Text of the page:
Scott Hanselman

Streaming Diagnostics Trace Logging from the Azure Command Line (plus Glimpse!)

April 5, '13 Comments [28] Posted in Azure | Open Source
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Streaming logs from Azure. That's insane!

I’ve long said when in doubt, turn on tracing. Sometimes "got here"-debugging is a great tool. I tend to use System.Diagnostics.Trace a lot in my code. Then I'll use ELMAH or Glimpse to get more insight.

Lately though, I've been doing a lot of Azure sites and have been wanting to get at trace data, sometimes at the Azure command line.

I'll do this to deploy (or deploy from Visual Studio):

azure site create mysite --git
git add .
git commit -m "initial deploy"
git push azure master

Then later if I want to restart, start, stop, etc I can certainly

azure site restart mysite

But I was talking to one of the devs a while back and said I really wanted

azure site log tail mysite

And they made it! Check this out. You can try it right now.

Add Tracing to your App

First, make an app that has some tracing. Here's mine. Any ASP.NET app is fine, MVC or Web Forms or Web Pages, doesn't matter. Note the Traces.

public class HomeController : Controller
public ActionResult Index()
ViewBag.Message = "Modify this template to jump-start your ASP.NET MVC application.";
System.Diagnostics.Trace.TraceError("ZOMG THIS IS BAD");
return View();

public ActionResult About()
ViewBag.Message = "Your app description page.";
System.Diagnostics.Trace.TraceInformation("Just chillin.");
return View();

Then, upload it to Azure. I did a Publish directly from VS in this case, just right click, Publish and Import the Publish Profile that you download from the portal. You can publish however you like.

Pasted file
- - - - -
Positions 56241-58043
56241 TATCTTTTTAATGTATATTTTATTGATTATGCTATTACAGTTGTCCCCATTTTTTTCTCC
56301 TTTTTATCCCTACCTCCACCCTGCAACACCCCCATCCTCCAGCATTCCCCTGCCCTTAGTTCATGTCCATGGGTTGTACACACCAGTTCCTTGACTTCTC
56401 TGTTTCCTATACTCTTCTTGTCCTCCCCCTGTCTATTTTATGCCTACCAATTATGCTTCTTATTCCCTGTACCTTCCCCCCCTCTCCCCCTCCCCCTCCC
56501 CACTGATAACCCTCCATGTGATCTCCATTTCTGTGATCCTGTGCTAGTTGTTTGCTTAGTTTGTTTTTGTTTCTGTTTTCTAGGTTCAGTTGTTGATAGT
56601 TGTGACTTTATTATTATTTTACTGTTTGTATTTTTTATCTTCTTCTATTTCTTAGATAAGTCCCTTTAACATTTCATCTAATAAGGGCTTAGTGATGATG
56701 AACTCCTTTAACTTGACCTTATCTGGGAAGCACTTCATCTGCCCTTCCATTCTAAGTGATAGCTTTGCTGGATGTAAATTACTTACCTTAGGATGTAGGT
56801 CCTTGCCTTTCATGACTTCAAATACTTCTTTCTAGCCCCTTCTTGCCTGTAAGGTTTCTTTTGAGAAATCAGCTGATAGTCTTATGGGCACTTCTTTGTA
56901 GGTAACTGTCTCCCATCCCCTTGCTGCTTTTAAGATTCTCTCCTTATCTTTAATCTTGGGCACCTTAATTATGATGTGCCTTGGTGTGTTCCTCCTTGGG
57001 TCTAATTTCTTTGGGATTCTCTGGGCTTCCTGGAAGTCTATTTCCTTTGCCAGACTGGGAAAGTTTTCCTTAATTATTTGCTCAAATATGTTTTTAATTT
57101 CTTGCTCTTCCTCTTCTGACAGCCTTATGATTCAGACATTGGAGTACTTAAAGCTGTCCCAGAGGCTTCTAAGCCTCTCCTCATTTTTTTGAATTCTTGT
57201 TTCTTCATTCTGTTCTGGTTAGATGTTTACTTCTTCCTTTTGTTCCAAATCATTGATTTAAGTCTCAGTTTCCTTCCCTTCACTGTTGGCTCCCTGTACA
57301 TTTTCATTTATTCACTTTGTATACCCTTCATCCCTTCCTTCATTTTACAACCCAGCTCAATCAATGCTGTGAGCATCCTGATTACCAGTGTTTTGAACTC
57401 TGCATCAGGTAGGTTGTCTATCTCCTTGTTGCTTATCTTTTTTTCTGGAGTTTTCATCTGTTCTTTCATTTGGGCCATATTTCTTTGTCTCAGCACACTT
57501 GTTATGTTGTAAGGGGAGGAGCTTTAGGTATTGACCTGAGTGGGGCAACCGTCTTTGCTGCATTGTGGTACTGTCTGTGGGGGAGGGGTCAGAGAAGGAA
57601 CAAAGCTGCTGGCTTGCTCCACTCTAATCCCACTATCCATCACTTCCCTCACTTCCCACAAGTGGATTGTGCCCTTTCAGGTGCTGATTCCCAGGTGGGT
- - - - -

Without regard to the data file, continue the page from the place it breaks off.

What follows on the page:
Download Publish Profile

Local Tracing with Trace.axd

You likely know that you can enable tracing locally with trace.axd in your ASP.NET app (and MVC apps) by adding trace listeners to your web.config:

<add name="WebPageTraceListener"
type="System.Web.WebPageTraceListener, System.Web, Version=, Culture=neutral, PublicKeyToken=b03f5f7f11d50a3a"/>

So if I visit trace.axd locally, I see my traces:

Tracing shown via trace.axd

If you really wanted this remotely you could say so also:

<trace enabled="true" writeToDiagnosticsTrace="true" localOnly="false" mostRecent="true" pageOutput="false" />

Streaming Logs from the Azure Command Line

When my app is in Azure, I can get to the tracing info as well. From the management portal, I can see where the log files are, right?

The locations of my logging files

And I can FTP in and see them, as I always could. Notice I am using Explorer to FTP in. I can just copy paste the URL into Explorer itself, then enter my deployment credentials.

You can FTP in and get the logs with Explorer. Does anyone do that anymore?

I can also do this with my favorite FTP app, or the browser. Inside the Application Folder is where the tracing files are.

From the command line, I can do this, and the logs are streamed to me.

C:\>azure site log tail mysite
info: Executing command site log tail
2013-04-05T19:45:10 Welcome, you are now connected to log-streaming service.